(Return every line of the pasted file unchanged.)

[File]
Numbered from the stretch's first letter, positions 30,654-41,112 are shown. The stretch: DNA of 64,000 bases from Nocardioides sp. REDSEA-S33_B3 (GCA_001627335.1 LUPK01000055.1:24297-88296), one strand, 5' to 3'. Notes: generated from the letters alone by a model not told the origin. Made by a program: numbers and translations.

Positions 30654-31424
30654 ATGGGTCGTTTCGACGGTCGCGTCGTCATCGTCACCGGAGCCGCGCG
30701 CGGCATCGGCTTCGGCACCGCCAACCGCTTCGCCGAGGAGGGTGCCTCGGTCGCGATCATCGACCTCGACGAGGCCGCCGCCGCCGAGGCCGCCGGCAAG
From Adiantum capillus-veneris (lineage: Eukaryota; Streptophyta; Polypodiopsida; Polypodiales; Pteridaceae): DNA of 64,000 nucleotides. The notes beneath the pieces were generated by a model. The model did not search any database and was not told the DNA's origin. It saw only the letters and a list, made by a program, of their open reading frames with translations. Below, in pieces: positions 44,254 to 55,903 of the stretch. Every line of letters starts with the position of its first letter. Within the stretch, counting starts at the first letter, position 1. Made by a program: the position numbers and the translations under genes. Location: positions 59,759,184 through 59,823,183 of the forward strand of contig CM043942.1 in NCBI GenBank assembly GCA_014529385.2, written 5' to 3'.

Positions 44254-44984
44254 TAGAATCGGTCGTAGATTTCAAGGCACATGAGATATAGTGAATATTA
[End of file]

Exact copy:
Numbered from the stretch's first letter, positions 30,654-41,112 are shown. The stretch: DNA of 64,000 bases from Nocardioides sp. REDSEA-S33_B3 (GCA_001627335.1 LUPK01000055.1:24297-88296), one strand, 5' to 3'. Notes: generated from the letters alone by a model not told the origin. Made by a program: numbers and translations.

Positions 30654-31424
30654 ATGGGTCGTTTCGACGGTCGCGTCGTCATCGTCACCGGAGCCGCGCG
30701 CGGCATCGGCTTCGGCACCGCCAACCGCTTCGCCGAGGAGGGTGCCTCGGTCGCGATCATCGACCTCGACGAGGCCGCCGCCGCCGAGGCCGCCGGCAAG
From Adiantum capillus-veneris (lineage: Eukaryota; Streptophyta; Polypodiopsida; Polypodiales; Pteridaceae): DNA of 64,000 nucleotides. The notes beneath the pieces were generated by a model. The model did not search any database and was not told the DNA's origin. It saw only the letters and a list, made by a program, of their open reading frames with translations. Below, in pieces: positions 44,254 to 55,903 of the stretch. Every line of letters starts with the position of its first letter. Within the stretch, counting starts at the first letter, position 1. Made by a program: the position numbers and the translations under genes. Location: positions 59,759,184 through 59,823,183 of the forward strand of contig CM043942.1 in NCBI GenBank assembly GCA_014529385.2, written 5' to 3'.

Positions 44254-44984
44254 TAGAATCGGTCGTAGATTTCAAGGCACATGAGATATAGTGAATATTA